Make sure that the WR attacks the DBs space and doesn’t make his vertical move too far away from the defender giving him time to recover.  Make our vertical move about 1 yard from the DB, giving the DB less time and space to react to the sudden move vertically.  When the move happens too far away from the DB, now he has time and space to shove us either into his LBs or flatten us outside.  Now we start running those balloons routes! Remember, vertical push from all WRs puts stress on cover 2.
Now, there are times in our offense where we must always go outside no matter what, but they are concept specific plays and should be treated differently. 
The Cover 2 press release is the same only now the attack happens more suddenly.  Instead of running to attack the outside hand, we are going to take short 6 inch power steps on our insteps, under control, low pad lever, low under control center of gravity and ready to suddenly react.   Power step toward outside hand, step, look for DB to throw something, DB commits, make sudden move, get vertical.  There are certain keys to look at that will tell tip the DBs hand to us.  His body language and weight distribution will tell us to what type of jam is coming.  If the weight is on the front of his shoes and toes are in the ground, think quick, physical type jam. My contact on him better be sudden, physical and stiff on his wrist.   If his weight is on his heels, then think bail, or some type of weak jam.   Here I know just getting a piece of the wrist will do the job.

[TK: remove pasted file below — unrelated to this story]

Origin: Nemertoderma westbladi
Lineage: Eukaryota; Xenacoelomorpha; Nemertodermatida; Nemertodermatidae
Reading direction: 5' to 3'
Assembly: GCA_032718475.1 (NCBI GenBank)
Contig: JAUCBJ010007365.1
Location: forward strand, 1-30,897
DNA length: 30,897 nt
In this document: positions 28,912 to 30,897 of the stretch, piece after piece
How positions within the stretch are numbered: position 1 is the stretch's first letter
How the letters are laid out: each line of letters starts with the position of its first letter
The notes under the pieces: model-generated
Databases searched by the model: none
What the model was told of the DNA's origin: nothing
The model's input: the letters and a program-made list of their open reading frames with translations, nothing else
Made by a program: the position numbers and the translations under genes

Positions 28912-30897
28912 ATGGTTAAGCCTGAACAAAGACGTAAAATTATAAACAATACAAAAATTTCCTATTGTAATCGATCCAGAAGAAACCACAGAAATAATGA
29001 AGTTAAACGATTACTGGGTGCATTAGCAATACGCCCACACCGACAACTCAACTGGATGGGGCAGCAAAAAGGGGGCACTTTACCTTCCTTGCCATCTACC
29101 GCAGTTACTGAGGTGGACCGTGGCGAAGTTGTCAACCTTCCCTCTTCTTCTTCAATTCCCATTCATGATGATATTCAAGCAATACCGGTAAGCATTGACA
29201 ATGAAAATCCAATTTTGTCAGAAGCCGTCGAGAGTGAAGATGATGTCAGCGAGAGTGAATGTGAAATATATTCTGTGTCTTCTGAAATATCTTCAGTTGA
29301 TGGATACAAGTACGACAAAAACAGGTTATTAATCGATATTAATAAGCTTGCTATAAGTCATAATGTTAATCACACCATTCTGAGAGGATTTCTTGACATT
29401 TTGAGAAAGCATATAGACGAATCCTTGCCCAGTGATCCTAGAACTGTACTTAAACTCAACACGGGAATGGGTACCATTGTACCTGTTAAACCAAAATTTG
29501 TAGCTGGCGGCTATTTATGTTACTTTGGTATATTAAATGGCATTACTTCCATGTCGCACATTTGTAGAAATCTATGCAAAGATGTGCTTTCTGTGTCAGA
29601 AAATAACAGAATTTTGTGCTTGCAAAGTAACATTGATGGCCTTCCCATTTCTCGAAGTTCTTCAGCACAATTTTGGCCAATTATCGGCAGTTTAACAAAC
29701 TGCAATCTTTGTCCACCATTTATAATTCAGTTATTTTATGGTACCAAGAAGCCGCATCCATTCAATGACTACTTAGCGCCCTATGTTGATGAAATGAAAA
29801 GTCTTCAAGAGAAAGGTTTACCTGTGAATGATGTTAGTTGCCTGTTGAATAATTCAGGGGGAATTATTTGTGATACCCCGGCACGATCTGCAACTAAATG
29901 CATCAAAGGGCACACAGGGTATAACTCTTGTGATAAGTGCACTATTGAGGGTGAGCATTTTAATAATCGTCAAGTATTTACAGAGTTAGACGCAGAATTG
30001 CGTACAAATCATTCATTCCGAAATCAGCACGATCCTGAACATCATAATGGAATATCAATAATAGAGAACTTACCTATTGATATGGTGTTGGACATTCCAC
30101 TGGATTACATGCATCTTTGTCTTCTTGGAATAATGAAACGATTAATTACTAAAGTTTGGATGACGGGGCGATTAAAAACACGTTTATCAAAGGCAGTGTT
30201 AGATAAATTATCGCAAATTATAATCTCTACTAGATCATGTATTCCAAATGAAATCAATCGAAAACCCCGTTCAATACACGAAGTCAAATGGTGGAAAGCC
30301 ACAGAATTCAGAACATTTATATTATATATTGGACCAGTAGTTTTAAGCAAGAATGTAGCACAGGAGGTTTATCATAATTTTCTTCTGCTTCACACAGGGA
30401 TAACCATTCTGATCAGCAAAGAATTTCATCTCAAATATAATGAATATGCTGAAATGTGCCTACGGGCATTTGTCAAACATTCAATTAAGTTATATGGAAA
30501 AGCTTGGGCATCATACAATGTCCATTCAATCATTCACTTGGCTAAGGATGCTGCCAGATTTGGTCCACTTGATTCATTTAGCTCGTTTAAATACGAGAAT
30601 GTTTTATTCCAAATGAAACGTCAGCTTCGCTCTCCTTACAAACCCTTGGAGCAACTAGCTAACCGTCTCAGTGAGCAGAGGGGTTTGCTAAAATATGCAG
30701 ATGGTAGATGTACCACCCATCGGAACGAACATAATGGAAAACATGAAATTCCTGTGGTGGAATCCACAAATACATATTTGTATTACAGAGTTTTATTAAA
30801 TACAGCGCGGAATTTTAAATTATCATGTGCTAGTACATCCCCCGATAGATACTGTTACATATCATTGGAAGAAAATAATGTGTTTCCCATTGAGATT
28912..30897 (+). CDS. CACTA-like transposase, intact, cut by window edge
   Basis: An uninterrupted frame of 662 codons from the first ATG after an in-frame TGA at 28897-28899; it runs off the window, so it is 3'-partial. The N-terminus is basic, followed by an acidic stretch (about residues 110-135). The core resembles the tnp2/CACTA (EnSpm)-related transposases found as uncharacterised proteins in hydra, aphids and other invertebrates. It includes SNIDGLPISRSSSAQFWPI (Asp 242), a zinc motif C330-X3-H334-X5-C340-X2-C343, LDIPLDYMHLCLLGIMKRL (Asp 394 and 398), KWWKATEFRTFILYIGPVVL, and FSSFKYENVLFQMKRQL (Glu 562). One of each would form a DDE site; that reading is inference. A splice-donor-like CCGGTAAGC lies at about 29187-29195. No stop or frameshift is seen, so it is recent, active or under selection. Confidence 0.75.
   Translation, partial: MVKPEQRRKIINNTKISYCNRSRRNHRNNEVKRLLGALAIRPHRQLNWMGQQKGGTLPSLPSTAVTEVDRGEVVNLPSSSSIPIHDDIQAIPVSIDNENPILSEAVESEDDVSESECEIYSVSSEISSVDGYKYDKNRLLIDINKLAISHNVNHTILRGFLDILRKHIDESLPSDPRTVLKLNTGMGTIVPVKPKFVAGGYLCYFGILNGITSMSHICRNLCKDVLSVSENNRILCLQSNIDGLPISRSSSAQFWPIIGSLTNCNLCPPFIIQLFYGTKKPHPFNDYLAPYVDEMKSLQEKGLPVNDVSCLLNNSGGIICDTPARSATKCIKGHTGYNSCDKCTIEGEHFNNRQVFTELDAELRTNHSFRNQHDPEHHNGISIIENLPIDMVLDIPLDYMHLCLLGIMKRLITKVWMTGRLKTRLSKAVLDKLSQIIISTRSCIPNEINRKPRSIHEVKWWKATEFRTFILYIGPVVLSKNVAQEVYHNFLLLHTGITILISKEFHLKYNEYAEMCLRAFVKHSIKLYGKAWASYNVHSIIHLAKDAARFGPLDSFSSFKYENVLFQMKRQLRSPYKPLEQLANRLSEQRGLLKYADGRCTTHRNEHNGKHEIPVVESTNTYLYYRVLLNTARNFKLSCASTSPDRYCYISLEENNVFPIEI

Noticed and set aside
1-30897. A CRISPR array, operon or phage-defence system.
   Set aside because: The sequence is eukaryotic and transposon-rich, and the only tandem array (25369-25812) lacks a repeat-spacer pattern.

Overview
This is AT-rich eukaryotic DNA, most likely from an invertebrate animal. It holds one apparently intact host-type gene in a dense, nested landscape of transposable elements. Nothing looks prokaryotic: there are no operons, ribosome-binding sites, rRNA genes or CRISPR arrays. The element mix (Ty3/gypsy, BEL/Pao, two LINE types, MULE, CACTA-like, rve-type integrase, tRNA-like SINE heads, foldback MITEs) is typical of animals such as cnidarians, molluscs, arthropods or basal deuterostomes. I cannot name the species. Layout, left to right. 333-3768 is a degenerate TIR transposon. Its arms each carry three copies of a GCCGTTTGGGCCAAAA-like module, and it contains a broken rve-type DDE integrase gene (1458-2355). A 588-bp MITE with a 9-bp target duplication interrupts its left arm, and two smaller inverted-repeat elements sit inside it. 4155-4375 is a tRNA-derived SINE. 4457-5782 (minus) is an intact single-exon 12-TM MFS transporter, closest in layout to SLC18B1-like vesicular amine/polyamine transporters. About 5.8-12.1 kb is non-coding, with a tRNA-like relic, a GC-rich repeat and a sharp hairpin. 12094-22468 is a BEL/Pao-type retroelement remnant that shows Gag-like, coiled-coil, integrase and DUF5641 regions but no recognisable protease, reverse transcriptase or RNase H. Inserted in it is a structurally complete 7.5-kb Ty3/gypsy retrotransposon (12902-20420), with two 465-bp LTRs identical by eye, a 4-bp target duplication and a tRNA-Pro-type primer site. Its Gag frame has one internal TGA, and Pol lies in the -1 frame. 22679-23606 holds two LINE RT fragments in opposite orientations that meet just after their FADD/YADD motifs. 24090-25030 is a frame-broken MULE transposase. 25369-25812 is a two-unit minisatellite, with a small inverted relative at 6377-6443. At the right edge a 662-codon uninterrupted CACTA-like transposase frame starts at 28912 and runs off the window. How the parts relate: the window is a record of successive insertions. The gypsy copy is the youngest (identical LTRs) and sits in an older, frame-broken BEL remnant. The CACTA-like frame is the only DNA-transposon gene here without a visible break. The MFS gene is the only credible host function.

Again, I am a believer in good technique can overcome all.  Teach the young men what and how you truly want things done and don’t ever assume.  COACH YOUR HEART OUT!!!!  I am a very young coach with a lot to learn and experience, but I do know how being truly COACHED in the game of football changed my life!  True Passion for this great game will take you far!  Continue to Respect the game and good luck to all of you. 
 “Does your alarm clock frustrate you or does it motivate you?  GET UP, BE AMBITIOUS and LIVE!


About the Author:

PJ Fleck joined the Rutgers coaching staff as wide receivers coach this past January. Fleck previously was the wide receivers coach for three seasons at Northern Illinois, his alma mater. He began his coaching career as a graduate assistant at Ohio State in 2006. Fleck earned first team All Mid-American Conference honors as a wide receiver for the Huskies in 2003 and graduated with a degree in elementary education in 2004.




AFM Videos Streaming Memberships Now Available Digital Download - 304 Pages of Football Forms for the Winning Coach


Copyright 2023,
All Rights Reserved